This week’s featured object does not come from the Mediterranean, Classical or Near Eastern worlds but from Southeast Asia. It represents an important phase in Asian history in which China retreated from the world stage, leaving smaller kingdoms to fill the resulting gap in international trade.
In a Blog article earlier this month (https://clioantiquities.wordpress.com/2016/10/01/distant-connections-contact-and-object-exchange-between-mediterranean-and-far-east-asian-civilizations-in-the-first-few-centuries-ce/) we explored recently unearthed connections between the Mediterranean world and East Asia, focusing on portable objects found many thousands of miles away from their points of origin. This week’s antiquity ties in well with that theme.
To put this object in context, it is worth reviewing the early years of China’s Ming Dynasty. The Ming were of true Chinese ancestry, unlike the previous Yuan Dynasty of Mongol origin. The third Ming Emperor, Zhu Di, asserted Chinese authority, from the Mongol regions to the north, the Tibetan Plateau to the east, Korea and Japan to the west and Southeast Asia. He was also responsible for assembling the vast naval flotilla of ocean-going ships that would sail under the Imperial Eunuch Zheng He, reaching points as far away as India, Yemen and the Middle East and even the east coast of Africa. Zheng He, despite being raised in the Imperial Court, was born Muslim in China’s southwestern Yunnan Province, a background that made him uniquely qualified to lead the famed “Seven Voyages.”
Despite great interest aroused by overseas expeditions, the Ming were facing difficulties with their expansionist policies. Attempts to subdue Japan and Vietnam proved costly and unsuccessful, while extravagance at home, including construction of the new Capital at Beijing and its Forbidden City, drained the state coffers. Conservative Confucian elements succeeded in reversing Ming internationalist policies, even banning construction of seagoing ships. Zheng He’s travel chronicles were officially condemned and forgotten. Export of Chinese products, especially much valued porcelain, dried up.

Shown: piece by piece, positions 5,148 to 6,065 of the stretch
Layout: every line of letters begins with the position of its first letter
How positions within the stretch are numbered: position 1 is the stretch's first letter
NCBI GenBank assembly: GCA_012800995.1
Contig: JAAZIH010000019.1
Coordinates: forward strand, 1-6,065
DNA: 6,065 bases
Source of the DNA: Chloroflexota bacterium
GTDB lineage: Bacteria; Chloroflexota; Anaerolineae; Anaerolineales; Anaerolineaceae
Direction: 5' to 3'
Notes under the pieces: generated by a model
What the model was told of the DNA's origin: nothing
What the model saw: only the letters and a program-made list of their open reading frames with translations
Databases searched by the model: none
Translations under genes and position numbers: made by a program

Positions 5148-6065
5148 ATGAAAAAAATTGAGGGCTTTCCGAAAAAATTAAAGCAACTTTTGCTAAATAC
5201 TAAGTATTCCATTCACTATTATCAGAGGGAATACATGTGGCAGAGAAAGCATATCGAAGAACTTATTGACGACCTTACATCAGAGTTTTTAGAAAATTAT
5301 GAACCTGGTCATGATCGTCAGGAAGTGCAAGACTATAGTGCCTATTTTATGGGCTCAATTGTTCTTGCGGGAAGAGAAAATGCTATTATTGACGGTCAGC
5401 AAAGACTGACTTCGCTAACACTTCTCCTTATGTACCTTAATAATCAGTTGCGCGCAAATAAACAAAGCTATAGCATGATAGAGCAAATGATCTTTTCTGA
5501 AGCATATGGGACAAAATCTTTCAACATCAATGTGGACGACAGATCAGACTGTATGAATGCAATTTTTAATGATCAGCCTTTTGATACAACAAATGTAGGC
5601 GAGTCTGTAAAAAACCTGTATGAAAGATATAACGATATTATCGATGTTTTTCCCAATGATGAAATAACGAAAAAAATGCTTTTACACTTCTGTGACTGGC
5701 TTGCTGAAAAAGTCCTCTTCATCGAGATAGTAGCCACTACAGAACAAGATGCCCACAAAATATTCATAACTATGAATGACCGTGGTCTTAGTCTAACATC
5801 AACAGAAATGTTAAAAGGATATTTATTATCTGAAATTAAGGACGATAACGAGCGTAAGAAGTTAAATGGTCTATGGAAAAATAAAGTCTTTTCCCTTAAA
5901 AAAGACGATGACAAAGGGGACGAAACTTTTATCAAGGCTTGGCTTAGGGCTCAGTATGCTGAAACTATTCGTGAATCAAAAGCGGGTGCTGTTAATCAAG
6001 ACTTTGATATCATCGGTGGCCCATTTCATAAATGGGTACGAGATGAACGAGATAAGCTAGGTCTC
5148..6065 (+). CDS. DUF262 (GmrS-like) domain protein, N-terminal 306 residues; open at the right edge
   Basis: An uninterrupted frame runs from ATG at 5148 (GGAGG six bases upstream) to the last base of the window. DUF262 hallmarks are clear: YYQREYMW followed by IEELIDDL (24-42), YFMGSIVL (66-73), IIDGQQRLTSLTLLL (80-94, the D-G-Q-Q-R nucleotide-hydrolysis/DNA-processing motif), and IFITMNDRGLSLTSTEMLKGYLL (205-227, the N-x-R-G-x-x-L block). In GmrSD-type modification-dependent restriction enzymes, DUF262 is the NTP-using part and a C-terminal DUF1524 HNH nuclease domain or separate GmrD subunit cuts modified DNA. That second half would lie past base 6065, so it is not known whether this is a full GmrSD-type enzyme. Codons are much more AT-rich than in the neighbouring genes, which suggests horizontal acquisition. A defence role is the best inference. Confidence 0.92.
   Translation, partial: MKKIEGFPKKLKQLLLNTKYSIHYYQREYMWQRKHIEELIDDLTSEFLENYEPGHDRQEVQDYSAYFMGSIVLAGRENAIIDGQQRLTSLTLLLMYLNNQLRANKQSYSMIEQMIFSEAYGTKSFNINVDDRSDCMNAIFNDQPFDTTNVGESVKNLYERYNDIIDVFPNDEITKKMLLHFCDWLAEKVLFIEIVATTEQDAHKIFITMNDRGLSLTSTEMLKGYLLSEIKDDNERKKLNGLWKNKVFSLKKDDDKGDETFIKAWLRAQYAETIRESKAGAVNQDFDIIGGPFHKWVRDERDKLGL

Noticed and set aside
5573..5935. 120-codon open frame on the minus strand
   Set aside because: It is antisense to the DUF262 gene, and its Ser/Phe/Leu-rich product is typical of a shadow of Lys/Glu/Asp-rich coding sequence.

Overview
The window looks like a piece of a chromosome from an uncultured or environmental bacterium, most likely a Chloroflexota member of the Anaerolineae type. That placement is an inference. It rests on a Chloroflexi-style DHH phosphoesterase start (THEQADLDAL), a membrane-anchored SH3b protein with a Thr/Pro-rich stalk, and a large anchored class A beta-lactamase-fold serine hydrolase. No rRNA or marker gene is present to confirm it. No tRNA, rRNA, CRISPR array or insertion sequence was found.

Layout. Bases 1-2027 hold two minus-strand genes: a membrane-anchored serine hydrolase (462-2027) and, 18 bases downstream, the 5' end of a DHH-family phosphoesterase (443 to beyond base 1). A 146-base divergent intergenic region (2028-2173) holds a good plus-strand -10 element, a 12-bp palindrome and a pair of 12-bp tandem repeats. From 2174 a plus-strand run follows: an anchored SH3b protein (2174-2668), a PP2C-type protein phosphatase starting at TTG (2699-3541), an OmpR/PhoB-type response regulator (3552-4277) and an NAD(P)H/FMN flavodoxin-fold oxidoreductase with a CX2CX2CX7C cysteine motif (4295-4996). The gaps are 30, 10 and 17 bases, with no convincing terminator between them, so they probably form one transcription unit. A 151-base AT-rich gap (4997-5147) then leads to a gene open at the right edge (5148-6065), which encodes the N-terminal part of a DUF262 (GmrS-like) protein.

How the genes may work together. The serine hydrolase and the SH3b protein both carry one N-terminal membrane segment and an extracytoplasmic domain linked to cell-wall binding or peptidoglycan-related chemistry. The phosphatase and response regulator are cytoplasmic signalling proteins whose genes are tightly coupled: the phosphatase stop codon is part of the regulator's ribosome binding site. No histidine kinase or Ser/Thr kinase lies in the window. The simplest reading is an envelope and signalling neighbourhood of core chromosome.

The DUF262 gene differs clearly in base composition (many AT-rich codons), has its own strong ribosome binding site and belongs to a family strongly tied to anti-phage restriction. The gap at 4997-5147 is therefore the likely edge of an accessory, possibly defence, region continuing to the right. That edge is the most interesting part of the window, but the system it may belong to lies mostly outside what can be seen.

Stepping into the resulting market void were newly resurgent states, including the Kingdom of Ayudhya (also spelled Ayutthaya) in what is now Thailand. Conveniently for the Kingdom, the neighboring Khmer Empire (centered in what is now Cambodia) collapsed just as the last of Zheng He’s Seven Voyages was underway. Ayudhya and its predecessor Kingdom of Sukhothai, which became its vassal, were fortunate to be located in a region with converging river systems that provided the clay needed for pottery production and the transport system for exporting finished ceramics. With the Ming Chinese largely out of the trade picture, Thai ceramic artists produced great quantities of high-end celadon wares, underglaze wares, including blue floral underglaze wares to imitate Ming porcelains, and simple stonewares with thick glazes of brown or green. This week’s featured object belongs to this last category. These wares were produced at hundreds of known kiln sites around Sawankalok in Thailand’s north-central region. This has resulted in some confusion, with the place names, pottery types and phases becoming interchangeable, to include Sawankalok, Sukhothai and Sri Satchanalai (another location with a concentration of kilns). All of these ceramic types were widely exported, with finds not only throughout Southeast Asia but as far away as the Philippines to the west, Indonesia to the south and even the Islamic world. Our example was found as a burial offering in the Philippines in the early 1960s.
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